Consumers value origin labelling - but not necessarily for processed meat, say researchers
In the study, which surveyed 2,951 UK participants, COOL had less relative importance for a number of processed or composite products such as pizza, ready meals, compared to other attributes, like an organic logo or a premium positioning.
“Our results suggest that consumers do not value very highly country of origin information for many of the food products examined. Therefore, if the associated costs of mandatory country of origin implementation are sufficiently high this raises questions about the inclusion of this information on food labels,” write the authors from the University of Reading.
“Our results [also] raise questions about the blanket introduction of mandatory country of origin labels when there would appear to be significant variation in consumer
preferences by meat and product type.”
A voluntary approach may be more useful, they suggest. "There may be economic reasons to support the development of appropriate rules governing the provision of country of origin on a voluntary basis that will meet the needs of consumers. EU policy makers might therefore focus on facilitating a voluntary approach which is consistent with the operation of the single market."
Participants consistently expressed a preference for British labelled products. There was followed by a preference for an identified EU countries over unidentified EU countries and the latter over unidentified non-EU countries. “Distance, geographically and potentially culturally, has an impact on country of origin willingness to pay,” they write.
British origin was the most important attribute for four types of meat that were either fresh, chilled or frozen but, as the authors write, these products are now covered by mandatory origin labelling under EU law.
There was a strong preference for a label that uses a flag – over 82% said they preferred the format that used either a flag accompanied by text or a flag alone – "however, what is interesting is that the actual difference in willingness to pay with and without a flag is minimal and as such the preferred format does not appear to necessarily influence choice."
COOL has been mandatory in the EU for certain products such as fruit and vegetables, honey, beef, eggs and olive oil, since the 1990s and 2000s. This was extended to include unprocessed meat from pigs, poultry, sheep and goats from 2015. More recently there have been calls for COOL to be extended to processed meat and cheese.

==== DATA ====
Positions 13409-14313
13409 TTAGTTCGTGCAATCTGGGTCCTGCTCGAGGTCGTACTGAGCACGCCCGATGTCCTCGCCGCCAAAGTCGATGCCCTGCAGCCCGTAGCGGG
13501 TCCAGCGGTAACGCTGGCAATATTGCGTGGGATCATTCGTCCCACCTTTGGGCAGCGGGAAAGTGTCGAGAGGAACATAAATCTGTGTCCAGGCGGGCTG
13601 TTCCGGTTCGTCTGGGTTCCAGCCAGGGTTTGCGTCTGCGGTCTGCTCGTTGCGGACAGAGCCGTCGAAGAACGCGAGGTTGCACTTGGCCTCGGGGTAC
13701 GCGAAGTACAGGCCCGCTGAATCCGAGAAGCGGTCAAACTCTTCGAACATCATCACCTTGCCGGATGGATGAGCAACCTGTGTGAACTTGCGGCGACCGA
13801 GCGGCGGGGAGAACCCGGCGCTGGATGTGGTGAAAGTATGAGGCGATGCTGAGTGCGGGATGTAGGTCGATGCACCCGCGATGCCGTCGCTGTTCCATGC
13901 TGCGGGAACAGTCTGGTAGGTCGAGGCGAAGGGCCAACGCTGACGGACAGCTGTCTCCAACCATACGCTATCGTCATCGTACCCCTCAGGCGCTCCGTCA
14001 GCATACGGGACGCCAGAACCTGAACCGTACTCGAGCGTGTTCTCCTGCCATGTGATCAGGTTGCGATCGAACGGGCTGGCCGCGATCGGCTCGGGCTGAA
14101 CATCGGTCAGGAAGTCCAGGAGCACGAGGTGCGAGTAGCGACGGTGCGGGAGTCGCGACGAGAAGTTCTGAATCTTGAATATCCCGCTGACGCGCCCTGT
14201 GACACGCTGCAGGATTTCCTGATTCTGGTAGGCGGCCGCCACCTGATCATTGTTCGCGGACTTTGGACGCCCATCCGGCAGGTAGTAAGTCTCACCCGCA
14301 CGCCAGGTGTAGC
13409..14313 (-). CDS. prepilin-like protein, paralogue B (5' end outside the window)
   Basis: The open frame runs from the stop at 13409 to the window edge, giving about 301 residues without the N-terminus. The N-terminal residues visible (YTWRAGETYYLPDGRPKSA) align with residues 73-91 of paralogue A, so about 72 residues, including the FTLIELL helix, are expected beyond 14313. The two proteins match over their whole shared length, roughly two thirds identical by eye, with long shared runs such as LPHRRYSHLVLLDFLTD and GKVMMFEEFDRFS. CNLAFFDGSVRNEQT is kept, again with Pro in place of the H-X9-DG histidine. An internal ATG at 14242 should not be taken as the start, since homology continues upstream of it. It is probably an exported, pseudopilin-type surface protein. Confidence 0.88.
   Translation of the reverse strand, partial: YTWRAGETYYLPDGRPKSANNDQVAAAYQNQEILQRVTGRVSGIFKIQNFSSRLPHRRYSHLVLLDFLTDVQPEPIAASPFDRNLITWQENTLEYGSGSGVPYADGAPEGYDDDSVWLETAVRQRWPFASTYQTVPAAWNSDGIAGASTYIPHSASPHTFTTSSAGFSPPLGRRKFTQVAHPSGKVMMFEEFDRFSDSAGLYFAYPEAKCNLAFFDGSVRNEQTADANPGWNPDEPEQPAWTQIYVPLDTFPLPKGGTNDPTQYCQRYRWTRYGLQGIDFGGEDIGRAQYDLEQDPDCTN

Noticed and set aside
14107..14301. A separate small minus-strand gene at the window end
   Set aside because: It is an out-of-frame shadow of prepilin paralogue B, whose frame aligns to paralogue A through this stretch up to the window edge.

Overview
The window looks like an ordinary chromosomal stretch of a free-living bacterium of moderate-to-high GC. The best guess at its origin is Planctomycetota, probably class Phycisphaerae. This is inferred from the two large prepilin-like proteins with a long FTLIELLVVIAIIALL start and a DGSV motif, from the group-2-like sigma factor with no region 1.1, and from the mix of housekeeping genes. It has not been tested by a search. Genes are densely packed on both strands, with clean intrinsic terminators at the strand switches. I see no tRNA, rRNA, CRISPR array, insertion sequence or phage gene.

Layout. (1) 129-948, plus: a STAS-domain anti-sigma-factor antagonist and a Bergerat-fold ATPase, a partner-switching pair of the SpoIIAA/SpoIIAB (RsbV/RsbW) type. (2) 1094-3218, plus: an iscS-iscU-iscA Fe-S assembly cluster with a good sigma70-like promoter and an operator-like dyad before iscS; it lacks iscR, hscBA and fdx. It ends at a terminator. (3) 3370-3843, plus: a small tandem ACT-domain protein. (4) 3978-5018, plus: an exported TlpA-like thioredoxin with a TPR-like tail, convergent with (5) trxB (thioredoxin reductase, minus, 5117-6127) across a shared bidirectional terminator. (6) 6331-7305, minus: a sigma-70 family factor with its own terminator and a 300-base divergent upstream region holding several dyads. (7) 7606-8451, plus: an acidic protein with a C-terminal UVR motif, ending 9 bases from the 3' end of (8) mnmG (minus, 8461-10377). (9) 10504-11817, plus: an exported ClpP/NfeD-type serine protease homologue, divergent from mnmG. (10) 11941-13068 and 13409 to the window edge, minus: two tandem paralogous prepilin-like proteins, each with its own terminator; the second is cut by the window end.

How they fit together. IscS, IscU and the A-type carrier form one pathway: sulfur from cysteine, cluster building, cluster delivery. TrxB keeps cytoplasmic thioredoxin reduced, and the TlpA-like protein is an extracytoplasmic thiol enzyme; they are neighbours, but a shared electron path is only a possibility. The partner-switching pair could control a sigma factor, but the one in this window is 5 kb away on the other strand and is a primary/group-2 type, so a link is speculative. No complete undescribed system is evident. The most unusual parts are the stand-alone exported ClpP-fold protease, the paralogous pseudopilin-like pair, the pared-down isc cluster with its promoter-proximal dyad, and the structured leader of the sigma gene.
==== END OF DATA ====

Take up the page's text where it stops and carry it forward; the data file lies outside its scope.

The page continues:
Earlier this year the European Commission gave the green light to France to trial origin labelling for processed dairy and meat products for two years, prompting other member states to request the same.
This has been opposed by many industry players expressing fears of increased costs for producers and reduced competitiveness, particularly for producers located near borders, as well as the break-up of the single market.
A UK-wide representative sample was recruited online, and in total, the researchers collected data from 2,951 respondents, meaning each of the 12 options (discrete choice experiments) yielded more than 8,800 data points.
The researchers picked out 12 products in order to cover a range of processing levels: four fresh (unprocessed) meat products (chicken breast, lamb leg, pork leg and turkey mince), four partially processed meat products (pork sausage, beef burgers, gammon steak and streaky bacon) and four products that contain meat as an ingredient (chicken curry, beef lasagne, chicken pie and pepperoni pizza).
They also included other attributes such as the production methods used (organic or conventional farming); an indicator of quality (basic, choice or premium) and farm assurance (international, freedom choice or none).
The label specified whether the country on the label (the UK, Denmark, Germany, Netherlands, Italy or Ireland, Thailand, Brazil, the US or New Zealand) referred to the meat origin or the country where the animal was reared and slaughtered.
Each participant completed one DCE for one text-only origin label and one that had both text and a flag.
Future research could focus on determining how much consumers value information for processed products where meat has been sourced from several countries, write the authors.
Source: Food Policy
“Consumer preferences regarding country of origin for multiple meat products”
Available online ahead of print, http://dx.doi.org/10.1016/j.foodpol.2016.09.008
Authors: Kelvin Balcombe, Dylan Bradley, Iain Fraser and Mohamud Hussein